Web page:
Indian squeeze on a secular Bangladesh

Delhi's bully tactics towards Dhaka cast light on secularism's decline

by Philip Bowring

SCMP January 13, 2003

The ramifications of post-September 11 continue to reverberate through the Indian subcontinent, with negative consequences for both domestic stability and relations between the nations of the region. The latest country to feel some heat from issues that never directly concerned it is Bangladesh. The world's third most populous Muslim-majority nation has responded to its predicament not by trying to enhance its links with Muslims to the west but by reaching out towards its mostly non-Muslim neighbours to the east.
Bangladesh may be very much part of the subcontinent geographically. Its only border other than with India is with Myanmar and even that runs through an area populated by hill tribes who are small minorities in both countries. But Yangon and Chiang Mai are only an hour's flight from Chittagong, Bangladesh's second city and main port. Kunming is not so far either. At the same time, Bangladesh is beginning to think it could have more to learn about economic development from Thailand than India, and friendly ties with China provide some political counterweight to India and a promise of aid.

This was the backdrop to Bangladeshi Prime Minister Begum Khaleda Zia's visit last month to Beijing, returning an earlier one by Premier Zhu Rongji, and of a visit to Bangladesh by Thai Prime Minister Thaksin Shinawatra. Mr Thaksin flew back to Chiang Mai with Begum Zia, inaugurating an air link with Chittagong.

Relations with India will always dominate Bangladesh diplomacy. But with subcontinental strains high and the economic co-operation that was supposed to emanate from the South Asian Association for Regional Co-operation proving illusory, Dhaka needed new and preferably non-Muslim friends.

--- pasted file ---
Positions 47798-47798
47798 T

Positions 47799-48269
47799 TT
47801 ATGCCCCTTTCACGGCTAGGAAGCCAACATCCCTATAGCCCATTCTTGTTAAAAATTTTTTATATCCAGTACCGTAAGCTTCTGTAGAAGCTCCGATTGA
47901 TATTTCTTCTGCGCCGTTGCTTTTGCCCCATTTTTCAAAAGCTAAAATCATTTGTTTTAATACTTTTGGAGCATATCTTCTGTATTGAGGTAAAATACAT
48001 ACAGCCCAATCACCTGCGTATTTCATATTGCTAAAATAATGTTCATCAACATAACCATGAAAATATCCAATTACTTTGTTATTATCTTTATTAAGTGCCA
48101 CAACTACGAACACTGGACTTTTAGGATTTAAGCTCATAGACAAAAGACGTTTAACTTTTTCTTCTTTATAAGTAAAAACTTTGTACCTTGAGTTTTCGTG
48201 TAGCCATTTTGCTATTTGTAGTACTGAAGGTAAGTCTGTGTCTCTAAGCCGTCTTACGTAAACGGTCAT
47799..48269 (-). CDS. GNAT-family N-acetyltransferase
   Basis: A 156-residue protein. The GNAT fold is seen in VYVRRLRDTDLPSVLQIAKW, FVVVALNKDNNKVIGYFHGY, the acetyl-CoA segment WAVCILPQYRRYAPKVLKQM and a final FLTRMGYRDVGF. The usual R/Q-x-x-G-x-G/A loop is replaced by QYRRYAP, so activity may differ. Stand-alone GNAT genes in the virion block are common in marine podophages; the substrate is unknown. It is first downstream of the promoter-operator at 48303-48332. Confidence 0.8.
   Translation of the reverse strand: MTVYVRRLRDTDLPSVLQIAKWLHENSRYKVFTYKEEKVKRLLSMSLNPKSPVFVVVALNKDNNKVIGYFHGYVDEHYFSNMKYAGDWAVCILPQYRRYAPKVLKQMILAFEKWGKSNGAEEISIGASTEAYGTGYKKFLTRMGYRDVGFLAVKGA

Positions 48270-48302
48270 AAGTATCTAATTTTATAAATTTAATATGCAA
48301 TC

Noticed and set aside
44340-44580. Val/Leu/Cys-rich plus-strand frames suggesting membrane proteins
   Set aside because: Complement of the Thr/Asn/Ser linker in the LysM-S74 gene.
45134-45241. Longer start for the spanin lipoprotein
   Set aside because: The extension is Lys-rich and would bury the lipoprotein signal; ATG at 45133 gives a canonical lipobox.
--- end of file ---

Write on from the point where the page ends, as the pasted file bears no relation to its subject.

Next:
Traditional strains between supposedly secular India and Muslim Pakistan were escalated by the war in Afghanistan. It contributed to a near-confrontation over Kashmir, with India taking advantage of the "global war on terror" and its closer relationship with the US to step up pressure on Pakistan to stop aiding violent separatists and Islamic militants in Kashmir.

Then came the communal violence in Gujarat that left some 2,000 people dead - most from the Muslim minority. Although this had local origins, in the climate of an international divide between Muslims and non-Muslims it has achieved a significance that it would have lacked but for the aftermath of September 11, and the perception that Kashmir is now as much an issue of Muslims against non-Muslims as a territorial one between India and Pakistan.

Most recently, Gujarat has been the scene of a state election won by the ruling Bharatiya Janata Party (BJP) through a campaign centred on exploiting communal tensions. The party is likely to repeat this nationally.